In Alabama, where have all the Reform rabbis gone?

Three weeks after arriving in Birmingham, Bethany and Rabbi Stephen Slater have a bris for their newborn son, at Temple Beth-El on July 4. S...

Three weeks after arriving in Birmingham, Bethany and Rabbi Stephen Slater have a bris for their newborn son, at Temple Beth-El on July 4. Slater, who just started as rabbi of the state's largest Conservative congregation, did the procedure, assisted by Fran Ivker.


(July 19 Update: Temple B'nai Sholom in Huntsville named Eric Berk as its new rabbi, making two full-time Reform pulpit rabbis in Alabama).

With the announcement that Temple Beth Or in Montgomery has hired Rabbi Scott Looper as its new rabbi, Reform congregations in Alabama have avoided an unprecedented circumstance. Before a June 10 congregational meeting at Beth Or, it looked like there would be no full-time Reform pulpit rabbis in Alabama for the coming year.

As it stands, only one Reform congregation — Beth Or, which has 137 families — will have a full-time rabbi, something that has not happened in the state since the 1800s, when there were fewer, and smaller, congregations.

In a state where many rabbis have lengthy tenures, this circumstance is seen as a fluke because of two retirements around the same time, and unfruitful rabbinic searches.

Those involved in searches at some of the congregations related that the U.S. Senate special election in Alabama was a hindrance, as some were reluctant to apply before the Dec. 12 vote, with former Alabama Chief Justice Roy Moore seen as the strong favorite. Moore’s religious grandstanding led to him being removed from office twice for ignoring court orders that went against his interpretation of his religious obligations. He also was dogged by allegations of long-ago improper relationships with then-underage girls.

Democrat Doug Jones eventually won the special election.

Beth Or’s previous rabbi, Elliot Stevens, died in June 2017 after a bout with pancreatic cancer.

Ordained by Hebrew Union College-Jewish Institute of Religion in Cincinnati in 1989, Looper left Or Shalom in the Chicago area in 2014 after 20 years with the congregation.

Last year, there were just two full-time Reform pulpit rabbis in Alabama, already an unusually low number. Temple B’nai Sholom had Rabbi Elizabeth Bahar, who left in June to take a pulpit in Jacksonville after nine years in Huntsville.

Springhill Avenue Temple in Mobile had Rabbi Dana Kaplan, who came to the congregation as an interim rabbi in 2015, following the retirement of Rabbi Donald Kunstadt. Kunstadt had been at the Mobile congregation since 1987.

Kaplan, who had previously been rabbi of the United Congregation of Israelites in Jamaica, and B’nai Israel in Albany, Ga., was asked to stay beyond his interim year, but last month, it was announced that he would not continue with the congregation when his current contract ends on July 31.

On June 8, an email from Springhill Avenue Temple President Mike Pereira informed the congregation that on June 6, a rabbinic search committee had been formed, with Alan Goldberg and Maure Sternberg as co-chairs.

Birmingham’s Temple Emanu-El, which is the state’s largest synagogue with 609 families, had an interim rabbi this past year, Douglas Kohn, following the 2017 retirement of Rabbi Jonathan Miller, who came to Emanu-El in 1991.

Emanu-El will be served by Student Rabbi Leah Nussbaum twice a month starting in September, while the search for a full-time rabbi will take place this year. Emanu-El has an interim director of education, Lynda Gutcheon, and a new director of congregational engagement, Monika Flurer Singletary.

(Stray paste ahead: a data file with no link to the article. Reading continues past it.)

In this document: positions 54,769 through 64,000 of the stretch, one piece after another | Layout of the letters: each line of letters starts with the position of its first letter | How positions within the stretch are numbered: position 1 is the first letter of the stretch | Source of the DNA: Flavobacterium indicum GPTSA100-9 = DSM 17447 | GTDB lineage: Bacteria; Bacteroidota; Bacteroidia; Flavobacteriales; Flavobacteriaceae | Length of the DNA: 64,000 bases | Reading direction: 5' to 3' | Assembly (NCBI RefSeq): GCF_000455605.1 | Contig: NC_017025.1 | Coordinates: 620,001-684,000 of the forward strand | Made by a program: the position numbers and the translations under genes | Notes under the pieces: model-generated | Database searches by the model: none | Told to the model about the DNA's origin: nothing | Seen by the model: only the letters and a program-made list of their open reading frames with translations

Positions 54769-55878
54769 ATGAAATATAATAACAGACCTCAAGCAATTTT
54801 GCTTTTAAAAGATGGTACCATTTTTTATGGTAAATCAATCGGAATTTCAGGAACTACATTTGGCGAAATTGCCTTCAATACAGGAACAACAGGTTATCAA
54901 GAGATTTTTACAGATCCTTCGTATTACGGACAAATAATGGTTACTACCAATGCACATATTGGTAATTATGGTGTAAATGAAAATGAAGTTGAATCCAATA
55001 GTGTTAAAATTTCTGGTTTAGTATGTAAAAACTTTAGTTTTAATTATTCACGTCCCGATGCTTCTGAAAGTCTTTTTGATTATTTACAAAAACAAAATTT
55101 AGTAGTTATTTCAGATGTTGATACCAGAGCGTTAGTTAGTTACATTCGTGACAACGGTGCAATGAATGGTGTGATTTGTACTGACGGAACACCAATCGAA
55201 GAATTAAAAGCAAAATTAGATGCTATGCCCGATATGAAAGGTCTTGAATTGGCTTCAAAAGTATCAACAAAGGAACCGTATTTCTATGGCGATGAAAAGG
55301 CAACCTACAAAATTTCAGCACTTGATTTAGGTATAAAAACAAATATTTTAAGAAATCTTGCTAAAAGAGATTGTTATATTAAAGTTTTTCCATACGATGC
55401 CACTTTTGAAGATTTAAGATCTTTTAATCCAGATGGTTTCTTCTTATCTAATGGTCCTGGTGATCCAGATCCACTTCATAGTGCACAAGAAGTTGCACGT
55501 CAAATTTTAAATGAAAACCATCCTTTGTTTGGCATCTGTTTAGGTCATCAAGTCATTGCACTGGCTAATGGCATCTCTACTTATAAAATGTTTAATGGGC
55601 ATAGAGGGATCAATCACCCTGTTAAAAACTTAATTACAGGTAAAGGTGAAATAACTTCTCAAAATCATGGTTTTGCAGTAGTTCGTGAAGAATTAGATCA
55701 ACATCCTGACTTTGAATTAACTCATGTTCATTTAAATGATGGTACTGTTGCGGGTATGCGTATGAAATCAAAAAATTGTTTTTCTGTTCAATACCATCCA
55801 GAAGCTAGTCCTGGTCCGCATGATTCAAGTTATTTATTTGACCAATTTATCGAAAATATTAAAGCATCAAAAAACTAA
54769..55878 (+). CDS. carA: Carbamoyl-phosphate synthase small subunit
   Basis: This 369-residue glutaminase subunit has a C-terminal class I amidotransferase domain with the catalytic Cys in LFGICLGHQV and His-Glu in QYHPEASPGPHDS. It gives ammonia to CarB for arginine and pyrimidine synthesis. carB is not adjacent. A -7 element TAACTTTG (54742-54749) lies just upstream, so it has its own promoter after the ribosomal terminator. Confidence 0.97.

The other Alabama Reform congregation that had a full-time rabbi recently is Temple Emanu-El in Dothan, where Rabbi Lynne Goldsmith retired in 2017 after 10 years in the town. They will have a student rabbi this year.

Among other Reform congregations in the state, Tuscaloosa’s Temple Emanu-El is served part-time by Rabbi Steven Jacobs, the Aaron Aronov Chair of Judaic Studies at the University of Alabama. Mishkan Israel in Selma has only a handful of members remaining. Beth Shalom in Auburn receives educational and rabbinic services from the Goldring/Woldenberg Institute of Southern Jewish Life in Jackson.

On June 22, Rabbi Irving Bloom retired from Temple Beth-El in Anniston, where he had been visiting rabbi for 15 years, traveling monthly from Atlanta.

Florence’s B’nai Israel is served every other week by Rabbi Nancy Tunick of Nashville.

Among Conservative congregations in the state, Rabbi Steven Silberman has been at Mobile’s Ahavas Chesed since 1990 and is now the pulpit rabbi with the longest single-congregation tenure in the state, and Rabbi Scott Kramer has been at Agudath Israel-Etz Ahayem in Montgomery since 2007.

Birmingham's Temple Beth-El, the state’s largest Conservative congregation, welcomed Rabbi Stephen Slater in June, and he and his wife had a son on June 27, two weeks after arriving in the city. For the last two years, Rabbi Barry Leff has served as Beth-El's interim rabbi.

Etz Chayim in Huntsville, the state’s smallest Conservative congregation, does not have a full-time rabbi, but Rabbi Stephen Listfield visits monthly from Atlanta.

Rabbi Moshe Rube started at Birmingham’s Knesseth Israel, the state’s Orthodox congregation, in 2017. With just one year, he is the longest-serving congregational rabbi in the state’s largest Jewish community.

Chabad maintains a rabbinic presence and educational centers in Birmingham, Huntsville, Tuscaloosa and Mobile.
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Southern Jewish Life: In Alabama, where have all the Reform rabbis gone?
In Alabama, where have all the Reform rabbis gone?
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